We’ve all had those days where we feel like we just can’t resist temptation. Maybe your clothes are a little more snug than you’d like and you’re feeling down about your appearance, you’ve had a rough day at work, an argument with someone or you’re feeling stressed. You know, the days where you just can’t seem to make good choices no matter how hard you try and you grab the first thing that looks good to eat, and you seem to spiral and can’t stop eating foods you’d rather not eat. Whatever the reason, succumbing to the cravings can leave us feeling guilty and ashamed. It’s easy to say to try not to worry and just move on, but there are ways to shift from a bad day of eating and to get back on track. So how do you move on from a bad day of eating?

Forgive yourself

It’s important to forgive yourself. We are all human, and we all make mistakes. Don’t beat yourself up for having a bad day of eating. Give yourself some grace and remind yourself that when feeling stressed, our learned behaviour is often to seek out comfort in food. This is the perfect time to pinpoint the event or feeling that led you to the fridge, pantry or store. View it as a wonderful opportunity to learn why you reacted the way you did. Think of it as collecting data about yourself so you can be more mindful in the future and be more self-aware of people and situations that trigger that emotional reaction, that forces the need to self-soothe with food.

Often, we catastrophise the situation and allow a bad day of eating to spiral into days, weeks or longer, binge. Forgiving yourself for turning to an unhealthy comforting behaviour means acknowledging you were doing the best for yourself in that moment, but you are not going to let that moment define you or your progress.

Get back on track

View the event as a bump in the road on your journey, you slowed down for an obstacle and now you’re back on the road from where you slowed down. I know most of us view the bump as failure and need to start again from the beginning, but there’s no need for that, this is a one meal or day event, not indicative of who you are as a person.

Once you have forgiven yourself and taken some time for reflection, get back on track straight away. Don’t wait until tomorrow or the next Monday to start eating healthily again, that is just lengthening the binge cycle.  Each meal is a new opportunity to make better choices. Better choices doesn’t mean punishing yourself by cutting back/starving yourself, excessive exercising or drinking loads of water to offset a bad day. It simply means returning to healthy eating habits. Start by avoiding processed foods, sugary drinks, and processed fats. Choose lean proteins, unrefined and unprocessed carbohydrates, and healthy fats instead. Make sure you’re getting in enjoyable movement.

Movement releases endorphins, which have mood-boosting effects. It can also help to reduce stress levels, but it needs to be something you enjoy. Sweating is not fat crying, nor can you “work off” the poor food choices that are causing metabolic disturbances, returning to clean eating will take care of that.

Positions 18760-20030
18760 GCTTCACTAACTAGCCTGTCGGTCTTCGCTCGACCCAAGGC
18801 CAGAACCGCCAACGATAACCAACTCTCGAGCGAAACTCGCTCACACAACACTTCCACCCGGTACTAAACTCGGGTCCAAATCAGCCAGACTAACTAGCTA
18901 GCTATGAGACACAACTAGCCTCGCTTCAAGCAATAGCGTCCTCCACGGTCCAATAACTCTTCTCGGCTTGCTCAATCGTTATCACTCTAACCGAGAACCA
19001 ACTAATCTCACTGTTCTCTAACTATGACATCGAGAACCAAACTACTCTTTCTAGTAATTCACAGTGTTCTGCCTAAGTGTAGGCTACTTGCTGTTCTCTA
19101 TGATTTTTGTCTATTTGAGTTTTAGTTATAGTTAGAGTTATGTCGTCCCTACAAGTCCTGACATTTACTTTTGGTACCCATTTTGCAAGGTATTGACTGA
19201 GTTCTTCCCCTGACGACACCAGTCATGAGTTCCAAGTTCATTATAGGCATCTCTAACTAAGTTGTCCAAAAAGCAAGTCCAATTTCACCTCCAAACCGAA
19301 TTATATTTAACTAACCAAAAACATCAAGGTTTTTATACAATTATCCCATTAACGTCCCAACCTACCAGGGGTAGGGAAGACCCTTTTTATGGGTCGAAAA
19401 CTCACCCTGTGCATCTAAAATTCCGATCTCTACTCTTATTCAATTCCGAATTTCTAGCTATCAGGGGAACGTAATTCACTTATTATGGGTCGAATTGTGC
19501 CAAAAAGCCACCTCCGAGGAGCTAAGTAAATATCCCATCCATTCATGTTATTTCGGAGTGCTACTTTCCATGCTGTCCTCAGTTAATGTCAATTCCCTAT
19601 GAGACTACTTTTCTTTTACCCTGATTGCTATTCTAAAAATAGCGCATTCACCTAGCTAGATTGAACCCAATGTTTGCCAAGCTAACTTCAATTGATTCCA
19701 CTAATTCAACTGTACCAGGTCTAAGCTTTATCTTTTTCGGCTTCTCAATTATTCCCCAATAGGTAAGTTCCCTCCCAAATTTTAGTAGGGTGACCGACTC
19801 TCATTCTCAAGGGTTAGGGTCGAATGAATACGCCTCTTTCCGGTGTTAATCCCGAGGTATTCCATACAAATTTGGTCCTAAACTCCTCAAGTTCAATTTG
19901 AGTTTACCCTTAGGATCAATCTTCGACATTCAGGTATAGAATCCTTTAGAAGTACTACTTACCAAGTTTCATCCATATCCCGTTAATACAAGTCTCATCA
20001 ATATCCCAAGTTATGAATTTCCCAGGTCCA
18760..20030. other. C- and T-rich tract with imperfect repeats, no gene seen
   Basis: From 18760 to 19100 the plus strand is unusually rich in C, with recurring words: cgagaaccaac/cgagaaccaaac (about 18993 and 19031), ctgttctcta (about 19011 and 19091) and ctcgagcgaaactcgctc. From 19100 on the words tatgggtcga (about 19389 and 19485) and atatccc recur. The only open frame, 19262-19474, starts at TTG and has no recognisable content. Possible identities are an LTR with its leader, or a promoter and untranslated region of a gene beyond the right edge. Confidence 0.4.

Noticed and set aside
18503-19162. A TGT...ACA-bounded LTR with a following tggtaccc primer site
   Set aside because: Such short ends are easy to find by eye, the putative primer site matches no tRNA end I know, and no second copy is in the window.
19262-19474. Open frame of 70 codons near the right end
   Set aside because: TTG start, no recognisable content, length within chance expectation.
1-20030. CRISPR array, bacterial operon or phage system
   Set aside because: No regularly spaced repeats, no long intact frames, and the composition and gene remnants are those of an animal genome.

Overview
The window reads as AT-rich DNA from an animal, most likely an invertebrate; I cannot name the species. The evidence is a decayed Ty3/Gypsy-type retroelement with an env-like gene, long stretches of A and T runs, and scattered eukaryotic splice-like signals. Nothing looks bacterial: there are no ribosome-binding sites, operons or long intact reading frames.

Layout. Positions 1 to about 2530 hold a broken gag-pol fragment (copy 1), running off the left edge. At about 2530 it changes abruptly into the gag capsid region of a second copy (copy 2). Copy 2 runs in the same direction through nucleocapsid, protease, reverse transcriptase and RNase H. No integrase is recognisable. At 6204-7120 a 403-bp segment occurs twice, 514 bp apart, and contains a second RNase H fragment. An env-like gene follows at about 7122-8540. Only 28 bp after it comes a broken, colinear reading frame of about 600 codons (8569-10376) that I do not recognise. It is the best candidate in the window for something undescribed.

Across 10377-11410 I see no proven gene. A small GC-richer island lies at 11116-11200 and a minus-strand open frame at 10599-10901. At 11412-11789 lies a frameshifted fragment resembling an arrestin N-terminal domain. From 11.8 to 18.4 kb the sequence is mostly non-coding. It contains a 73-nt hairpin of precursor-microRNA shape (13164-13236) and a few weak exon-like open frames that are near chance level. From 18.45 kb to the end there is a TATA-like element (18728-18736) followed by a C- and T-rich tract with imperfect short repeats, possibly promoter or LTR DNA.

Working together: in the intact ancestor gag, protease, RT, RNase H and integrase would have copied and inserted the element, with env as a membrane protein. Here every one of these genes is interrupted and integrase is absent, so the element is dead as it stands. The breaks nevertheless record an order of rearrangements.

Make a plan

One of the best ways to mitigate a bad day of eating is to plan ahead. When we are feeling stressed or down, it’s easy to make snap decisions about what we eat, without considering the consequences.

If you can, take a few minutes to sit down and plan out your meals for the day or week. This doesn’t have to be complicated or time-consuming. Simply knowing what you’re going to eat and when you will eat, can help reduce stress and make it easier to stick to healthy eating habits. Planning ahead can also help you avoid trigger foods and situations that might lead to unhealthy choices.

Make meal planning a priority by creating a shopping list and sticking to it. This will help you avoid buying unhealthy or unnecessary snacks and if it’s not on the list, don’t buy it. Batch cooking and meal planning ahead of time will help you have clean meals on hand and avoid last-minute unhealthy choices. This also reduces the excuse of time pressures or convenience, as barriers to eating well. Another way to avoid unhealthy eating is to keep trigger foods out of the house. If you know certain foods will tempt you or cause you to overeat, it’s best to avoid them altogether.

If you are about to enter a social gathering or situation where people normally trigger you, try writing a story about what might happen and how you will react. Re-write the ending to one that you want instead of spiralling into behaviours you’d rather avoid. If you wish to enforce boundaries in your story, you can do so by visualising yourself remaining calm and in control no matter what others say or do. See yourself responding confidently, without getting defensive or becoming angry. Remind yourself that you don’t have to prove anything to anyone – you’re simply there to enjoy yourself. And if someone says or does something that bothers you, remember that you always have the option to walk away. You don’t have to engage in any discussion that makes you uncomfortable.

Take some time for yourself

After you have forgiven yourself it’s important to show some self-care, to nurture yourself.  This is a great opportunity to do something special that doesn’t involve food. Maybe there is a book you’ve been wanting to read, or a project you’ve been wanting to start.  Maybe you just need some time to relax and watch your favourite movie.  Taking some time for yourself will help you to remember that you are more than the food you eat, and that you deserve to treat yourself well.  Finally, make sure you’re managing your stress levels. Stress can lead to increased cravings for sugary and fatty foods. Find healthy coping mechanisms such as yoga, journaling, or walks in nature.